Though he onced practiced the custom, when Harding was thirty-four he discovered it was not in the New Testament. From then on he regarded it as an innovation. If we cannot “read it in the very words of the New Testament” it should not appear in the assembly (“What Does the Bible Teach on the Right Hands of Fellowship?” Christian Leader & the Way 20 [11 December 1906] 8). Though it is often regarded as a “church ordinance” rivaling baptism and the Lord’s Supper, there is no authority in Scripture for this congregational act in the assembly.  Any fair look at the New Testament would discover that “the giving of the right hands of fellowship for the purpose of receiving baptized belivers into the fellowship of the congregation is without Scriptural authority” (“Brother Sommer’s Visit. No. II.,” The Way 5 [30 July 1903], 755). According to Harding, it is a “high crime against God, Christ and the Holy Spirit” to add an unauthorized practice to the assembly, and such additions will receive the judgment of God just like Uzzah.  We should, according to Harding, “give up this unapostolic, man-made ordinance, and abide in the teaching of Christ”…and we should “remember Uzzah” (“An Article Suggested by Brethren Cain, Hillyard and ‘A Well-Known’ Texas Preacher,” Christian Leader & the Way 21 [30 April 1907] 8).

Interestingly, on this question Harding was alligned with the majority of writers in the Firm Foundation (one notable exception is Jackson, McGary’s co-editor in the 1890s). For example, Price Billingsley (“‘Hand of Fellowship’ Again,” Firm Foundation 18 [14 April 1902] 2) writes that “we can not worship and honor God in doing something that he has not told us to do; and it must be that these things are done to please men; and if true it becomes mockery instead of true. worship.” It is an “unauthorized” practice since there is no command, example or inference for it as a corporate act in the assembly.

Another interesting dimension of this debate is that the precise difference between Sommer and Harding, according to Sommer, is that Harding extends the right hand of fellowship individually to new members after the formal closure of the assembly while Sommer does it in the assembly (“Concerning Right Hands of Fellowship,” Octographic Review 47 [23 August 1904] 1) and that Harding thinks it authorized for individuals as individuals but not for the corporate body.  Does that sound familiar to anyone?  I remember discussions about whether a College chorus (choir) was permissable as long as it was heard after the closing prayer of the assembly and noninstitutionalists stress the significant difference between individual and corporate acts. Harding argued something similar about the right hand of fellowship.  Somethings don’t change when we seek a pattern in the New Testament that does not exist. 

No Division

Churches of Christ did not divide over these issues.  Though Harding–as one among others–thought the questions were matters of compliance with apostolic example (laying on of hands) and the silence of Scripture(right hands), the movement as a whole did not divide.  (There were, however, a few congregations that did divide.)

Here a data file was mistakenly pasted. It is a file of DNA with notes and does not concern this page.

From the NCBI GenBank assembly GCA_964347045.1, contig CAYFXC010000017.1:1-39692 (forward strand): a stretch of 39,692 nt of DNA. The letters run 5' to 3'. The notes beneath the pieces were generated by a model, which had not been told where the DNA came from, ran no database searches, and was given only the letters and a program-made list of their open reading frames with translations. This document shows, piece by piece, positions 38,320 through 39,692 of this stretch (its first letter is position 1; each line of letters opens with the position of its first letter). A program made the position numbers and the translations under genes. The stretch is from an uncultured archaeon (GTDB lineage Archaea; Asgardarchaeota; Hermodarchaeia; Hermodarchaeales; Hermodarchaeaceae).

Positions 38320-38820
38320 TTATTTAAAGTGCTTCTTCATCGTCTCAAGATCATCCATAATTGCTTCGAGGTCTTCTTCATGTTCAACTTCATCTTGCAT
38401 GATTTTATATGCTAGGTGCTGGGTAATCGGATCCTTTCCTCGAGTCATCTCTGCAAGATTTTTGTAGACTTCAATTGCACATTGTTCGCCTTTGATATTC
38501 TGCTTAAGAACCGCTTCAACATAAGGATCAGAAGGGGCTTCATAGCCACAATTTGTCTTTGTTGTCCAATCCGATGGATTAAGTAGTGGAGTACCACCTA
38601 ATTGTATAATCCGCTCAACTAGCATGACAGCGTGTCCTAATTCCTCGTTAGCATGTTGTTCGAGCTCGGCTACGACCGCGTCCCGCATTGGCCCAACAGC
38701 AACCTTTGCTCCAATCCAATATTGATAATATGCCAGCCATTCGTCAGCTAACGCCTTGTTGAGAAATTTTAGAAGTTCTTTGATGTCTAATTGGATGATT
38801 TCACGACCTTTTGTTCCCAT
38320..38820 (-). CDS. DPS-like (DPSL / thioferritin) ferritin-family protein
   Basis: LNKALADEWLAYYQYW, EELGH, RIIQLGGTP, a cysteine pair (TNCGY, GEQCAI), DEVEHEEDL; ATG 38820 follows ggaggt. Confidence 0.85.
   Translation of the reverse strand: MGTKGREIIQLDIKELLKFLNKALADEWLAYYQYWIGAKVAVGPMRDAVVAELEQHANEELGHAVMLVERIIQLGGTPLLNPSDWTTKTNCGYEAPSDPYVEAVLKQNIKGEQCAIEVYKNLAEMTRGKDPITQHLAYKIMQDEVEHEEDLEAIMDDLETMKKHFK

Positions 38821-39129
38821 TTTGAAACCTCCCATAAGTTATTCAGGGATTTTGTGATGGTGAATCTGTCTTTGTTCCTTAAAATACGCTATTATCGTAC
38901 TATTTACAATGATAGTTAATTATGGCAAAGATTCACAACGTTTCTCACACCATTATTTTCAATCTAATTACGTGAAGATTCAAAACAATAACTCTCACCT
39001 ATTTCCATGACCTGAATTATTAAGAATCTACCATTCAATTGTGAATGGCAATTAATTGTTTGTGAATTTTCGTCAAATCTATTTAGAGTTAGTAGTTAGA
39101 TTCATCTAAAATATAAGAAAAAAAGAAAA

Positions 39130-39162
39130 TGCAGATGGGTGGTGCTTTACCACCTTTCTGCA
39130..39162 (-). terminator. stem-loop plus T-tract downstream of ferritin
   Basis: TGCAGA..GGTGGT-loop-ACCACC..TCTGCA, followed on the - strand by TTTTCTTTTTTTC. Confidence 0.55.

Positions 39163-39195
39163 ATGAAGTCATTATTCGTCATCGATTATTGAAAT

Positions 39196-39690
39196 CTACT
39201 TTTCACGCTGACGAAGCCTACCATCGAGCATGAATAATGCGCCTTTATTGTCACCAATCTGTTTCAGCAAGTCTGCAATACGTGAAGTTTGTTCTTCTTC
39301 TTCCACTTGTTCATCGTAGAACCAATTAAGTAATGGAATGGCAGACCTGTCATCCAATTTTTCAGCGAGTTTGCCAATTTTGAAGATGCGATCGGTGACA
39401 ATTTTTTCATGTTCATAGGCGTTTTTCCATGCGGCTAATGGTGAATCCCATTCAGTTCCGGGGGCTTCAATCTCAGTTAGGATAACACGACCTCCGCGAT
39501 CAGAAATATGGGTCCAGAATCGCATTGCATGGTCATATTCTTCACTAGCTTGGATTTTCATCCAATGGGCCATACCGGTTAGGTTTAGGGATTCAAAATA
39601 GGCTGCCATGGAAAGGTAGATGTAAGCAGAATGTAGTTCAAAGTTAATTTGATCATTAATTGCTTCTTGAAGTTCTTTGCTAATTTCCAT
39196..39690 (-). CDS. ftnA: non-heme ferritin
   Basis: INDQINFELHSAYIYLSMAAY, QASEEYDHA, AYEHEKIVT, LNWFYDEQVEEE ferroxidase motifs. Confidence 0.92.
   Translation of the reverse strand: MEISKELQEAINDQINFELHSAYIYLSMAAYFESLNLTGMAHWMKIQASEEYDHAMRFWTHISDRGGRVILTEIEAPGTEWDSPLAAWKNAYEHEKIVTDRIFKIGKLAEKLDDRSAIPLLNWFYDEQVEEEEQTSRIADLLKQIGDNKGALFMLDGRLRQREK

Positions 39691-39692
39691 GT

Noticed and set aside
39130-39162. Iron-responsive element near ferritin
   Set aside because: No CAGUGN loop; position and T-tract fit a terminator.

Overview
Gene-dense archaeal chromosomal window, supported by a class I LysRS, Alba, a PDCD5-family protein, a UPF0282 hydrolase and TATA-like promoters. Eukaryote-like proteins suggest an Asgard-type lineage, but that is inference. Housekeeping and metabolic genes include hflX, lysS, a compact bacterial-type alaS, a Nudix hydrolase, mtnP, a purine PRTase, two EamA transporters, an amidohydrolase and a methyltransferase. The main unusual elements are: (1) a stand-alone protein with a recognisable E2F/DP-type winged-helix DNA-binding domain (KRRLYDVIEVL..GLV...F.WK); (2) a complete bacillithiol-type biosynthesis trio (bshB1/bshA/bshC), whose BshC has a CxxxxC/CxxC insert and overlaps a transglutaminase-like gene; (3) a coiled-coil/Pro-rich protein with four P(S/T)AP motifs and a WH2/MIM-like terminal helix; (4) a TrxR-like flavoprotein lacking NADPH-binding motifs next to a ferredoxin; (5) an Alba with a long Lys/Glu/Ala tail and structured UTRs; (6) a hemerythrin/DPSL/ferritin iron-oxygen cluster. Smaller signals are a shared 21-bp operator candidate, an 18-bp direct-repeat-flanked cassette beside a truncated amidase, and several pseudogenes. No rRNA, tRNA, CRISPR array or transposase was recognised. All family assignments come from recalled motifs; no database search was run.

Lipscomb’s methods prevailed. Lipscomb regarded “right hands” as optional, and given the desire for unity, it was done after the closing prayer rather than in the assembly.  Elders were generally appointed without the laying on of hands and usually–if not practically always–without fasting.  By the 1950s it was a rare congregation that had a communal ceremony for receiving new members with the right hand of fellowship in the assembly and that appointed elders through fasting and the laying on of hands.Churches of Christ, in my experience and in my reading in the mid and late 20th century, were not convinced by Harding’s arguments but followed Lipscomb’s practice on both the right hand of fellowship and the appointment of elders. 

What we have in this story is an example how Churches of Christ negotiated their hermeneutic so that they did not divide over these questions even though the same principles and hermeneutic were utilized to separate from congregations that used musical instruments in their assemblies.

Perhaps “common sense” prevailed–as it has saved us from our hermeneutic at times in the past.  Perhaps instrumental music was such an embedded cultural concern (“worldliness”) that it transcended mere pattern arguments. (Remember one of the first articles against instrumental music in the Stone-Campbell Movement was also about dancing!)  I don’t know, but it is an interesting question to think about.

In our history, some things divide us but do not subvert the unity (“right hands” and “laying on of hands”).  Other things divide us and prevent unity (“instrumental music” and whether there should be more than one elder).  But both are pursued through the same hermeneutic with the same assumptions about assembly and ecclesial patterns. Some things create a division, others do not.

Go figure.  🙂

P.S. I found this particular paragraph from Daniel Sommer quite interesting, and it is filled with questions about the ambiguity of the received hermeneutic–to what does it apply and to what does it not apply.  Sommer, “Concerning Right Hands of Fellowship,” Octographic Review 47 [23 August 1904] 1, 8.  See what you think.

     Another evidence that those who denounce a formal giving of the right hands of fellowship are technical is that they have never been, they are not, and never will be consistent.  They say, “There is no divine precept nor example for a formal giving of the right hands of fellowship, and therefore it should not be practiced.” But this is what may be called “one premise logic.” The major premise is suppressed. What is that major premise? It is this general proposition: Whatever practice is not authorized by divine precept or example should not be adopted, or, having been adopted, should be discontinued. Those who assume that such a proposition is true, will need to discontinue all formal exercises when they are going to preach to sinners, all formal invitations to sinners in the public congregation, all formal invitation songs in the congregation, all rising up to give thanks at the communion table, all formality in regard to attidute in time of prayer, all formal invitations to preachers to hold protracted meetings, and all formal acceptance of such invitations on the part of preachers, all formal keeping of church records, and all formal business meetings of the church. I could mention more, but this is enough.